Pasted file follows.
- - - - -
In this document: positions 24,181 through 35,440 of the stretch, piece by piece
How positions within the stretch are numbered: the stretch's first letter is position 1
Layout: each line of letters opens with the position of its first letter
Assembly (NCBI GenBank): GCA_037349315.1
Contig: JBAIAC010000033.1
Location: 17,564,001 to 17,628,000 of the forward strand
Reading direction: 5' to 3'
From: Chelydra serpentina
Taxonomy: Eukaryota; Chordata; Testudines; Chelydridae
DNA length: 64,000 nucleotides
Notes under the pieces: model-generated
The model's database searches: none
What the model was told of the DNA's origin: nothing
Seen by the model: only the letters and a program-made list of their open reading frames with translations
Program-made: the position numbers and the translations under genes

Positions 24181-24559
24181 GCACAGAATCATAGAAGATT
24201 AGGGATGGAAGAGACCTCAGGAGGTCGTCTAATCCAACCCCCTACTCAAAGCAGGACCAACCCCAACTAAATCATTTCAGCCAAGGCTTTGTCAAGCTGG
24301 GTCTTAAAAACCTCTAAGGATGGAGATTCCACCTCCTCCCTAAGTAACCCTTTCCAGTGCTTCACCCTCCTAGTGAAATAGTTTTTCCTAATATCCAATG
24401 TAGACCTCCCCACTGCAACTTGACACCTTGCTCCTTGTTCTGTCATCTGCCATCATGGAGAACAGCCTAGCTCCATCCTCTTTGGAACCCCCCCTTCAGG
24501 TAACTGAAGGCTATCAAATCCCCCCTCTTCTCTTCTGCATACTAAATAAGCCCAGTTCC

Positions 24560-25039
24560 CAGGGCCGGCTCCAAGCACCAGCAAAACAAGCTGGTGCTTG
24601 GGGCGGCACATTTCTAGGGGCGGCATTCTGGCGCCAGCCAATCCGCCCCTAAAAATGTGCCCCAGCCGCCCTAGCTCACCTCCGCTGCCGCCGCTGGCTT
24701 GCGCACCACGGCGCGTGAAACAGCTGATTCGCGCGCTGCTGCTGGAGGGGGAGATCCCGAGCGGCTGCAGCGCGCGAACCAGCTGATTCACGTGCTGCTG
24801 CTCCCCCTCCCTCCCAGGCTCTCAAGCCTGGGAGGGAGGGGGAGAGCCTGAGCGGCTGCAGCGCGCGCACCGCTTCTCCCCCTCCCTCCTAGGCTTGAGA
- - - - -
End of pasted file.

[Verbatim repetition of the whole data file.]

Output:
In this document: positions 24,181 through 35,440 of the stretch, piece by piece
How positions within the stretch are numbered: the stretch's first letter is position 1
Layout: each line of letters opens with the position of its first letter
Assembly (NCBI GenBank): GCA_037349315.1
Contig: JBAIAC010000033.1
Location: 17,564,001 to 17,628,000 of the forward strand
Reading direction: 5' to 3'
From: Chelydra serpentina
Taxonomy: Eukaryota; Chordata; Testudines; Chelydridae
DNA length: 64,000 nucleotides
Notes under the pieces: model-generated
The model's database searches: none
What the model was told of the DNA's origin: nothing
Seen by the model: only the letters and a program-made list of their open reading frames with translations
Program-made: the position numbers and the translations under genes

Positions 24181-24559
24181 GCACAGAATCATAGAAGATT
24201 AGGGATGGAAGAGACCTCAGGAGGTCGTCTAATCCAACCCCCTACTCAAAGCAGGACCAACCCCAACTAAATCATTTCAGCCAAGGCTTTGTCAAGCTGG
24301 GTCTTAAAAACCTCTAAGGATGGAGATTCCACCTCCTCCCTAAGTAACCCTTTCCAGTGCTTCACCCTCCTAGTGAAATAGTTTTTCCTAATATCCAATG
24401 TAGACCTCCCCACTGCAACTTGACACCTTGCTCCTTGTTCTGTCATCTGCCATCATGGAGAACAGCCTAGCTCCATCCTCTTTGGAACCCCCCCTTCAGG
24501 TAACTGAAGGCTATCAAATCCCCCCTCTTCTCTTCTGCATACTAAATAAGCCCAGTTCC

Positions 24560-25039
24560 CAGGGCCGGCTCCAAGCACCAGCAAAACAAGCTGGTGCTTG
24601 GGGCGGCACATTTCTAGGGGCGGCATTCTGGCGCCAGCCAATCCGCCCCTAAAAATGTGCCCCAGCCGCCCTAGCTCACCTCCGCTGCCGCCGCTGGCTT
24701 GCGCACCACGGCGCGTGAAACAGCTGATTCGCGCGCTGCTGCTGGAGGGGGAGATCCCGAGCGGCTGCAGCGCGCGAACCAGCTGATTCACGTGCTGCTG
24801 CTCCCCCTCCCTCCCAGGCTCTCAAGCCTGGGAGGGAGGGGGAGAGCCTGAGCGGCTGCAGCGCGCGCACCGCTTCTCCCCCTCCCTCCTAGGCTTGAGA